Women and persons with disabilities will face a significant and unfair disadvantage under proposed changes to the Canada Pension Plan. CUPE Newfoundland Labrador is urging the federal government to address troubling gaps in legislation to expand the CPP that will harm workers already vulnerable to post-retirement poverty.
“Women and persons with disabilities are far more reliant on public pensions. It is deeply troubling that the Liberal federal government is abandoning these already vulnerable workers in the urgently needed expansion of the CPP,” says Wayne Lucas, CUPE NL president.
Under legislation reforming the CPP, Bill C-26, special provisions for workers with child raising responsibilities and persons with disabilities that ensure they receive equitable retirement benefits have been excluded from the expanded portion of the CPP, even though they’ve existed for decades in the current CPP.
“According to StatsCan, the average CPP income for men 65+ years of age in this province is $7,100, but it’s only $5,100 for women of the same age. This gap would be even bigger if the child-rearing drop out was not present in CPP,” says Lucas.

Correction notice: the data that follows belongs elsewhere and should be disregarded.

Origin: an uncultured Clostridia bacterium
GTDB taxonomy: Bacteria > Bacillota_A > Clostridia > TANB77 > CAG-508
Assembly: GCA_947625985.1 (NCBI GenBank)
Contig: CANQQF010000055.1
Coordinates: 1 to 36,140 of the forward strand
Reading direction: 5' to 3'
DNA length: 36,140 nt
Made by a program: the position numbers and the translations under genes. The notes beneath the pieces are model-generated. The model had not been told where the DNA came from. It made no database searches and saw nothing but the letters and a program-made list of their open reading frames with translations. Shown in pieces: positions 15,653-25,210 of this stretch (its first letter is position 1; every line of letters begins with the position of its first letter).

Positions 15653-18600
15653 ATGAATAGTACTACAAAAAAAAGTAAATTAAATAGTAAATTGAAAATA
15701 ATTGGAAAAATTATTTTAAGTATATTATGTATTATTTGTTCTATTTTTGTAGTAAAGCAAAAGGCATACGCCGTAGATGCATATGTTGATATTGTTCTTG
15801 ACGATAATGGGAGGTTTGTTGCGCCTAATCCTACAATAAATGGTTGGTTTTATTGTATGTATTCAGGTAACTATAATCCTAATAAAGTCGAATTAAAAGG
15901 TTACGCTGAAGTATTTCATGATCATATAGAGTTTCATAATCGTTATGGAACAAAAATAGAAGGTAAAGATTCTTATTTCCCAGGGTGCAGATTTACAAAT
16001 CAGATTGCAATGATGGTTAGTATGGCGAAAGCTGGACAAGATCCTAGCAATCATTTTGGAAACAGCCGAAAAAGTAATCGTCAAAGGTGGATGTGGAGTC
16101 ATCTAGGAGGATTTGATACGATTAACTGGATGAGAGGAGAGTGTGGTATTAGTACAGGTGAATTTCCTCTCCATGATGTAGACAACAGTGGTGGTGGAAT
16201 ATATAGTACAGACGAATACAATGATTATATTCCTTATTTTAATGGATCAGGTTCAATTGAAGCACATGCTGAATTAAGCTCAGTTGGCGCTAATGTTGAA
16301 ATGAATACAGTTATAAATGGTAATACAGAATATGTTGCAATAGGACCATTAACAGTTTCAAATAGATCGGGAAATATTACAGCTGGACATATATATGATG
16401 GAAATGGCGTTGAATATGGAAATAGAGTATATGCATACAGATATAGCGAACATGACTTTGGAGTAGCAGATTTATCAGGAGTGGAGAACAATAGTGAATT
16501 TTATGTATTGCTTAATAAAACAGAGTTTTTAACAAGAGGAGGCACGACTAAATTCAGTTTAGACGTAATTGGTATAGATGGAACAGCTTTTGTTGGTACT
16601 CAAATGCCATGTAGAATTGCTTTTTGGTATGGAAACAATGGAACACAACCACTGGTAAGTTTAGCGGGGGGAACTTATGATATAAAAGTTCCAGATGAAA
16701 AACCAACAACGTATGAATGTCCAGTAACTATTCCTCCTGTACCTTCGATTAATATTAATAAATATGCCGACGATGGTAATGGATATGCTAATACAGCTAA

The “child rearing drop out” ensures that parents are not penalized under the CPP for time out of the workforce to raise children. While available to any parent, this “drop out” provision is used mostly by women.
Similarly, the “disability drop out” ensures persons with disabilities are not penalized for time they are unable to work due to their disabilities and collecting CPP Disability benefits.
As Bill C-26 currently stands, these “drop out” periods will not be included in the CPP expansion, penalizing women and persons with disabilities, even though they’ve existed in the current CPP for decades.
“On behalf of the approximately 6,000 members of CUPE Newfoundland Labrador, I call on the federal government to push for amendments that protect women and workers with disabilities in retirement,” says Lucas.